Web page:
Mechanical equipment comes with an operating manual to guide the users on best practices. It is not uncommon for people at a skilled level to ignore the manual, but that is one of the biggest mistakes they can make. Each model of the welding machine may have different features and functionality which they may not be familiar with. Ideally, don’t ignore the operating manual.

Always use the safety gear

Working with the welder is quite different from any other job, and you should wear the necessary protective gear. Short-sleeved shirts and shorts do not belong anywhere near the welding workshop. Choose flame-resistant clothing, and the appropriate gloves for the kind of welding you will be using.

Don’t handle the just welded materials with bare hands. Use pliers.

High-top leather boots provide adequate protection to your feet from flying sparks and ultraviolet rays.

The new helmets come with an auto-darkening feature to make them appropriate for a variety of applications. That means you can use it in grinding, cutting, and welding. They are quite versatile.

Recent developments in helmets include an electromagnetic sensor that efficiently and quickly senses the arc and darkens the shield automatically, thereby, offering full protection.

Read our top budget welding helmet reviews.

Wear the necessary protective clothing

The infrared and ultraviolet rays from the welding machine are not only harmful to the eyes, but also the skin. Cover up!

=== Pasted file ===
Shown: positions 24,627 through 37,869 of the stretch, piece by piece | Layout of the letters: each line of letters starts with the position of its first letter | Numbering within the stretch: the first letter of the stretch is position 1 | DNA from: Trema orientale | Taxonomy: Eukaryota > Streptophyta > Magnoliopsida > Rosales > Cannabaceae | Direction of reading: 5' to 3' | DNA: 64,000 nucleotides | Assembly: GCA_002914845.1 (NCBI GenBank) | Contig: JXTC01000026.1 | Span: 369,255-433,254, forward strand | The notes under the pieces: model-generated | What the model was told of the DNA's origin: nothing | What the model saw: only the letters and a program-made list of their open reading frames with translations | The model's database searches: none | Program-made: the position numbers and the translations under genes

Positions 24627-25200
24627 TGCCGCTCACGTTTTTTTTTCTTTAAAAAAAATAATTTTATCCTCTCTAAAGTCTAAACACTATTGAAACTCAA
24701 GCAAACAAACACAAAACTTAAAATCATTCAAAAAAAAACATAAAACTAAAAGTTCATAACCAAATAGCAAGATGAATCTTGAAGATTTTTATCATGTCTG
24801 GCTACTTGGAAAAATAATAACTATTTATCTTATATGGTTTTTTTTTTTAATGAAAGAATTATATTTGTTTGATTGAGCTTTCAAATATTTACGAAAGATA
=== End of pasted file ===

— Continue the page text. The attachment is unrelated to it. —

Most people tend to only focus on eye protection, and leave everything else exposed, and that is not the way to go.

Sparks can ignite in folded cuffs, and open pockets. Ideally, always button the shirt collars, and all pockets should be closed. Do not keep any butane lighters and matches inside your pocket as it is a risk hazard.

Work in well-ventilated areas

Shielding gases and toxic fumes from the welder can quickly replace oxygen in confined spaces, and that can make it hard to breathe. Work in open areas with a good flow of oxygen, and use the exhaust hood, whenever necessary to clear the air.

You may need respirators when working on specific materials. Therefore, consult the manufacturer’s manual of the electrode on how to go about it.

Shield the eyes

It takes only a glance at the welding flame to experience the painful condition in the eyes after several hours following exposure. Use the appropriate and recommended filter shade in helmets to provide adequate protection to your eyes.

You should also wear side shield safety glasses inside the helmet. Please note that the mask alone is not sufficient, and you need additional protection for the eyes.

Organize the working area

The welding area should be clear of clutter to avoid accidents such as trips and slips. Don’t allow any other tools and equipment near the welding area, and always remove any finished projects.

In conclusion:

Thanks for being with us. We tried our best to give you a practical idea of how to use a Mig welder. If you have any questions or suggestions, please let us know by commenting here. Happy Mig welding.

About the author

John Patterson

Hi there! My name is John Patterson. I’m a meticulous guy who loves to deal with the perfect tools for various needs. No matter if it’s a woodworking tool or gardening tool or anything else, I don’t compromise the quality and usability. Since 2010 I’ve been testing different tools for different DIY and professional tasks. Later in 2015, I decided to share my knowledge with the world. I started by answering people in the forums and several Q/A sites like Quora. Then I founded this blog to aid others like you with my knowledge and experience.